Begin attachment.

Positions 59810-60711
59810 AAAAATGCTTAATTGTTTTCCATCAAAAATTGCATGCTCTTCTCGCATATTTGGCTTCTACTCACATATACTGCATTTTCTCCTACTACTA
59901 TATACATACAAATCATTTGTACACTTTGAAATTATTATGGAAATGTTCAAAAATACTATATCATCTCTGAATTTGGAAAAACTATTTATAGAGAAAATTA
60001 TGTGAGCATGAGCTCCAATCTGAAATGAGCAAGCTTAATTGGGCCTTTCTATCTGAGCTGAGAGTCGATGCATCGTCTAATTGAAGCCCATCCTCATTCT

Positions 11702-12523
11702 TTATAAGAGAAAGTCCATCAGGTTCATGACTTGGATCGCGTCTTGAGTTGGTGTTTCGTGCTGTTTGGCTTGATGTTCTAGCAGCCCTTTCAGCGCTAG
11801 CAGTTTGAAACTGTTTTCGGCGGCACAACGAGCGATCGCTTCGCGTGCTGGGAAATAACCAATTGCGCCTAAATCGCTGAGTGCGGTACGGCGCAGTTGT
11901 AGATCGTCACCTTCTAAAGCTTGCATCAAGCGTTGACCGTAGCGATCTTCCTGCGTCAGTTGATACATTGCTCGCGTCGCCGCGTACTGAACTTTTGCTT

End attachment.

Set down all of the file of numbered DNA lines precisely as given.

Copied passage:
Positions 59810-60711
59810 AAAAATGCTTAATTGTTTTCCATCAAAAATTGCATGCTCTTCTCGCATATTTGGCTTCTACTCACATATACTGCATTTTCTCCTACTACTA
59901 TATACATACAAATCATTTGTACACTTTGAAATTATTATGGAAATGTTCAAAAATACTATATCATCTCTGAATTTGGAAAAACTATTTATAGAGAAAATTA
60001 TGTGAGCATGAGCTCCAATCTGAAATGAGCAAGCTTAATTGGGCCTTTCTATCTGAGCTGAGAGTCGATGCATCGTCTAATTGAAGCCCATCCTCATTCT

Positions 11702-12523
11702 TTATAAGAGAAAGTCCATCAGGTTCATGACTTGGATCGCGTCTTGAGTTGGTGTTTCGTGCTGTTTGGCTTGATGTTCTAGCAGCCCTTTCAGCGCTAG
11801 CAGTTTGAAACTGTTTTCGGCGGCACAACGAGCGATCGCTTCGCGTGCTGGGAAATAACCAATTGCGCCTAAATCGCTGAGTGCGGTACGGCGCAGTTGT
11901 AGATCGTCACCTTCTAAAGCTTGCATCAAGCGTTGACCGTAGCGATCTTCCTGCGTCAGTTGATACATTGCTCGCGTCGCCGCGTACTGAACTTTTGCTT